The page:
EVERYONE and their uncle knows that the Pakistani job market is screwed beyond proportion, where it’s now almost impossible to make ends meet. For younger people, it’s getting even more difficult now. Starting salaries have stayed stagnant for around a decade, while the cost of living has at least doubled in the last five years. We have reached the point where freshers — graduating out of four-year degrees — can’t even cover the cost of commuting.
This applies to pretty much every sector, maybe the exception of technology, where the global competition has made things at least relatively better for local talent in terms of remuneration. Pakistan Software House Association’s 2021 survey showed that the average starting salary of a developer ranged from Rs40,000 to Rs62,000, depending on the stack.
Elsewhere, the situation is quite different and the status quo is such that as a fresher, you are basically paying out of pocket so that the employers benefit from your labour. In return, the overlords obviously promise you “exposure” and expect unconditional gratitude. Think of the chartered accountants who start their articleship for a meagre Rs19,300 and Rs24,000 in case they have a four-year undergraduate from some of the most expensive universities in Pakistan. This remuneration is even lower than the minimum wage in the country.
The only silver lining is that this exploitative experience helps the kids get jobs abroad eventually where they are valued for their work and experience dignity probably for the first time.
Youngsters entering the job markets are inadequately compensated in the name of exposure and experience
Many other sectors do not have this privilege either. Currently, the legal profession is under spotlight, where junior lawyers are paid well below the living wages and are expected to spend a good few years of their career slaving in return for training and exposure.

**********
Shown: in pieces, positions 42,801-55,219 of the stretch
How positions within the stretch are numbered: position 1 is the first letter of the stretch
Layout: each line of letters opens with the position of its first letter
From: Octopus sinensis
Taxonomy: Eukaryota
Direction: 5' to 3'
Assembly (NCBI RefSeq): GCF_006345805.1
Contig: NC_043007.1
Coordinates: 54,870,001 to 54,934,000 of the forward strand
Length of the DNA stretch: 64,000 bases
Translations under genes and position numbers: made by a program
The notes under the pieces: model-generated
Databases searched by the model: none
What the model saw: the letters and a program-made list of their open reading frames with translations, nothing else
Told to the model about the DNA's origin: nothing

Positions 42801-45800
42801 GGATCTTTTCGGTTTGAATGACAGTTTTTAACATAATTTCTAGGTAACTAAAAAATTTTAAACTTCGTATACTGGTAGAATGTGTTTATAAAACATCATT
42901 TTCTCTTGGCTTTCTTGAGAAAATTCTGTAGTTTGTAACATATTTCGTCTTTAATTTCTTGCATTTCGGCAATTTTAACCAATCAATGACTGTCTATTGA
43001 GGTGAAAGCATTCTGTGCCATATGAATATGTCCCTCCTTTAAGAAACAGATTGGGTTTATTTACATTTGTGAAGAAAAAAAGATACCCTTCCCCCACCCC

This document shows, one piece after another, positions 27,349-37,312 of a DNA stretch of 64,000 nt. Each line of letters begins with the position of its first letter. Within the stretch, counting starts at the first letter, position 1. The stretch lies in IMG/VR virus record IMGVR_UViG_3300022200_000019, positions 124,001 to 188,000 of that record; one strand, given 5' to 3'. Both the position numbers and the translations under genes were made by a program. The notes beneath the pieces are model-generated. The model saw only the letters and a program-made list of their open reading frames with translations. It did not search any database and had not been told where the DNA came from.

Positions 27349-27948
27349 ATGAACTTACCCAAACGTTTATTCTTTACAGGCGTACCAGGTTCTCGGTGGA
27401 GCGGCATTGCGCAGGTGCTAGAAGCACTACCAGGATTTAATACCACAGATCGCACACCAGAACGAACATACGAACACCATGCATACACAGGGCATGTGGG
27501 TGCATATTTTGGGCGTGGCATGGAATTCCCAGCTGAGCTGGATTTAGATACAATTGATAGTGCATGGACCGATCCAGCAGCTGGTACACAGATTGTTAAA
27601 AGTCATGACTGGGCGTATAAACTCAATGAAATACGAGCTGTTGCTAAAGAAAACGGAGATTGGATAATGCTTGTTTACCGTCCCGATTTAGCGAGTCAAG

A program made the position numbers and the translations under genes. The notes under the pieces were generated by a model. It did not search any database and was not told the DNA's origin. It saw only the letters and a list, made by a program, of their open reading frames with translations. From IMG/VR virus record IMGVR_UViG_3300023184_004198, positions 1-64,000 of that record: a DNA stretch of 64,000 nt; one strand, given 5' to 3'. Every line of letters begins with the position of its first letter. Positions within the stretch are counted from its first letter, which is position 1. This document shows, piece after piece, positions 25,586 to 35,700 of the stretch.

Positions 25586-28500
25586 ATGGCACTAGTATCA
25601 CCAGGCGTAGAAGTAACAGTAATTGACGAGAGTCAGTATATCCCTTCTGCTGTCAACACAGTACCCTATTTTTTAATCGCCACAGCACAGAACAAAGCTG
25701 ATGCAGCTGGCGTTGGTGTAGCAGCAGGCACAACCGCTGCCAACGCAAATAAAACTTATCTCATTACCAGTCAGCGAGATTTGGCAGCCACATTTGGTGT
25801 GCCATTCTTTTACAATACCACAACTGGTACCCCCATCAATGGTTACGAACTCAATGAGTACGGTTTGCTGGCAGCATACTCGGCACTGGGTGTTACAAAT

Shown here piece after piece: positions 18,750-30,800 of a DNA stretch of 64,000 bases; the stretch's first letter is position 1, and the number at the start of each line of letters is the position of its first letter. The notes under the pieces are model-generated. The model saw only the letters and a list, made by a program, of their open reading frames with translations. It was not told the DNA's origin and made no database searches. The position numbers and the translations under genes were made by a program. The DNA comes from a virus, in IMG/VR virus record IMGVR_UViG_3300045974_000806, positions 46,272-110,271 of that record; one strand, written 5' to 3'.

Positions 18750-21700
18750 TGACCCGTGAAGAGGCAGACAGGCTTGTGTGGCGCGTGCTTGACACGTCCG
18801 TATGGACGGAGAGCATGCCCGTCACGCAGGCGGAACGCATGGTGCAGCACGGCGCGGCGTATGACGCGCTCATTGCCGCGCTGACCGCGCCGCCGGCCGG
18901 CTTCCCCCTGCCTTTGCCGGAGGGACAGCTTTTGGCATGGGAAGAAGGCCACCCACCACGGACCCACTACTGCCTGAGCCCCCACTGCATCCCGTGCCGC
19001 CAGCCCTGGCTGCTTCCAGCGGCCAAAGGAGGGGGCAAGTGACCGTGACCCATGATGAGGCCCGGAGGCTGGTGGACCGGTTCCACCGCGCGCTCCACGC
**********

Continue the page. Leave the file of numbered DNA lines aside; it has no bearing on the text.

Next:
Given the non-existence of benchmarking data, it’s hard to really assess where exactly the industry stands but based on social media posts, it seemed to lie somewhere between unpaid internships and Rs40,000 a month on the higher side.
Seeing the discontent among the younglings, the name partner of a reputed law firm tried to explain the reasons, at least in his own mind. He argued that since the remuneration for litigation is based on lump-sum fees instead of billable hours, this makes for a lopsided pay structure.
Though to any sane person, it read like adding insult to injury as the gentleman called junior lawyers as “net losses” to the firm. He also raised questions about the junior lawyers’ commitment, especially women, to the profession for the long term and attributed it as the reason why firms are cautious in investing in human resources.
The level of disconnect is comical because the reason many, if not most, people leave professions in which they majored is due to financial gains, not because of a commitment to the field. So, law firms not paying living wages is the cause, not the effect.
Social media posts indicate that starting salaries may lie anywhere between unpaid internships and Rs40,000
Secondly, if the lump sum nature of remuneration is the reason, what is stopping partners from billing in hours at a rate that’d allow them to offer living wages to junior staffers? If small software, design and consulting firms with no brand names can do this, surely some of the biggest names in Pakistan’s legal fraternity can? After all, they are the key decision-makers who command some degree of pricing power.
At least to me, this sounds like a business failure, the brunt of which is obviously borne by those on the bottom of the food chain. Not due to a lack of commitment but because the seniors know they can exploit them and walk away scot-free. Those who have worked in the media are all too familiar with this.
In fact, the media is far worse. Not only is there any concept of increments, but you may actually get pay cuts. Or salaries delayed for months. Things are so awful that you have accomplished journalists earning less than what they did a decade ago, in nominal terms. Those at the helm are quick to blame the powers that be for such a state of the industry, ignoring their own incompetence in finding new monetisation opportunities.
The same group then has the audacity to churn out editorials on the state of human rights in Pakistan or abroad while they fail to provide the even barest of minimum dignity to their subordinates. Funnily enough, it’s usually the self-righteous professions that fail most miserably in providing any dignity or decent future to their own people.
What ends up happening is you have a loop where mostly the nepo-babies end up sticking around and eventually take charge. Simply because they could afford to survive on pocket money instead of salaries and think everyone else can do the same. The cycle repeats when the same lot is at the helm. It’s the survival of the richest.
The writer is the co-founder of Data Darbar
Published in Dawn, The Business and Finance Weekly, September 25th, 2023